As you may be aware, a global ransomware attack, called WannaCry, started on Friday May 12, 2017 and is continuing as of today. The attack has affected 200,000 Microsoft Windows based machines in over 150 countries. The cybercriminals have focused on healthcare and financial services but have affected many other industries and individuals as well.

The attack appears to make use of sophisticated Microsoft Windows vulnerabilities that have been discovered by the NSA.  These vulnerabilities have been stolen from the NSA and posted on the Internet for other cybercriminals to use.  Microsoft has released a security patch for the vulnerabilities, but many companies have failed to update their systems and are now falling victim to WannaCry as a result.

The attack was temporarily stopped on Friday evening but has since continued.  The good news is that the attacks appear to be slowing down as many organizations are aware of the threat and have taken steps to prevent their organizations from becoming a victim.

While the attack mostly impacted organizations outside of the US, shipping giant FedEx did report that a number of their computers were impacted by the ransomware attack. Do not be lulled into thinking that this attack is over or that it will not impact US based organizations; that is simply not the case.

 

For those that are not familiar with ransomware we urge you to watch the below video.

 

What was the impact of the attack?

Among the 200,000 machines, as many as 21 hospitals and many other medical practices in the United Kingdom (UK) were affected.  Hospitals and practices were forced to close and turn patients away.  According to the Plymouth Herald:

more than a dozen radiotherapy treatments did have to be postponed at the weekend – and more have had to be re-arranged today.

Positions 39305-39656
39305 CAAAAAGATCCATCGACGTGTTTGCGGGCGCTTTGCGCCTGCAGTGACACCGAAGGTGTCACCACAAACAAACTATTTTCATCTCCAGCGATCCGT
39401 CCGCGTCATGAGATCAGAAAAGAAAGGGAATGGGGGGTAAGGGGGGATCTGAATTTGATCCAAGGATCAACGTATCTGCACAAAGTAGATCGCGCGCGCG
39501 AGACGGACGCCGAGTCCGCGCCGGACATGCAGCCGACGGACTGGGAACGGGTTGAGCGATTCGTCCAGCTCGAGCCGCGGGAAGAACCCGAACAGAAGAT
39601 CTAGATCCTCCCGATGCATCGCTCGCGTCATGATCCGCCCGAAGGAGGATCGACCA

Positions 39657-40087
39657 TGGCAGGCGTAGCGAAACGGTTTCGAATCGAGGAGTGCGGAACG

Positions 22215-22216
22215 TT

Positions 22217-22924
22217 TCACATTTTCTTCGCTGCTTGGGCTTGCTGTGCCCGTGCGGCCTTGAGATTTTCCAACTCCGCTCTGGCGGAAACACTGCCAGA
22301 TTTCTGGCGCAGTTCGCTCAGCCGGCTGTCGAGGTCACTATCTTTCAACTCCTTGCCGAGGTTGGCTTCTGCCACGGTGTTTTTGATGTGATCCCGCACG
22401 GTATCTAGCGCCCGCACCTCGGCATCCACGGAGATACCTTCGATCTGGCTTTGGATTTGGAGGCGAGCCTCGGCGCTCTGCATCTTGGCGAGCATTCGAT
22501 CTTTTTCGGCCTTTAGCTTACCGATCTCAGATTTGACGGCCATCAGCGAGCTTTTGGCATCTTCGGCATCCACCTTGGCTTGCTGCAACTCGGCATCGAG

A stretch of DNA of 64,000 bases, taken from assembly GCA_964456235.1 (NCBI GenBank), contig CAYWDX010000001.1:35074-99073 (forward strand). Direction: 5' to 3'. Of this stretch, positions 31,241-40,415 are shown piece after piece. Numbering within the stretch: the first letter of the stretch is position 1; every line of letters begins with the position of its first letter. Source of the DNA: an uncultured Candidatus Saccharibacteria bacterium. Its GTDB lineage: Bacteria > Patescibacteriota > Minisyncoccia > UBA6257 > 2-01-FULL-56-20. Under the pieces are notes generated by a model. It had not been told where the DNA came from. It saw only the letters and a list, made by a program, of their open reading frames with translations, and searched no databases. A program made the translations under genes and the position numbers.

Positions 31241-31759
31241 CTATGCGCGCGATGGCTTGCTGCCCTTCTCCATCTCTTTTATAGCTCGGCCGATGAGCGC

The Peebleshire News reports

All GPs surgeries did open, though some of them had to use pen and paper.

 

The Belfast Telegraph reported similar stories of disruption.

Staff were forced to revert to pen and paper and use their own mobiles after the attack affected key systems, including telephones.

It is important to understand the full impact of a ransomware breach directed at a healthcare organization.  Below are some or all of the functions that might be affected:

  • Not having access to Electronic Health Records (EHRs). That means not having access to patient records, diagnoses, and history. Once an organization switches to an EHR they usually don’t have paper based records that they can refer to.   It should be noted that ransomware can affect the ability for an organization to access cloud based EHRs even if the EHR is not directly involved in the attack.
  • Not having access to files including Word documents, Excel spreadsheets, scanned files including Explanation of Benefits (EOBs), and files on shared drives or personal drives.
  • Not having access to MRIs, Digital X-rays, Ultrasounds and other diagnostic equipment.
  • Not having access to patient contact information and scheduling and not being able to lookup patient information to contact them to reschedule.
  • Not having access to email or calendars.
  • Not being able to use servers, desktop and laptops.
  • Not being able to make or receive telephone calls.

Imagine what you would do if you could not perform any or all of the above functions because of a ransomware attack.  How would you run your practice or business?

Data Recovery

Many organizations are under the false impression that if they are doing data backups they will not be impacted by a ransomware attack.  While it is absolutely critical to backup data, it is just as critical to check and validate that all the data has been backed up and that it is able to be restored.

Many organizations are shocked when they discover that critical data has not been backed up or that the backups are unreadable and thus unrecoverable.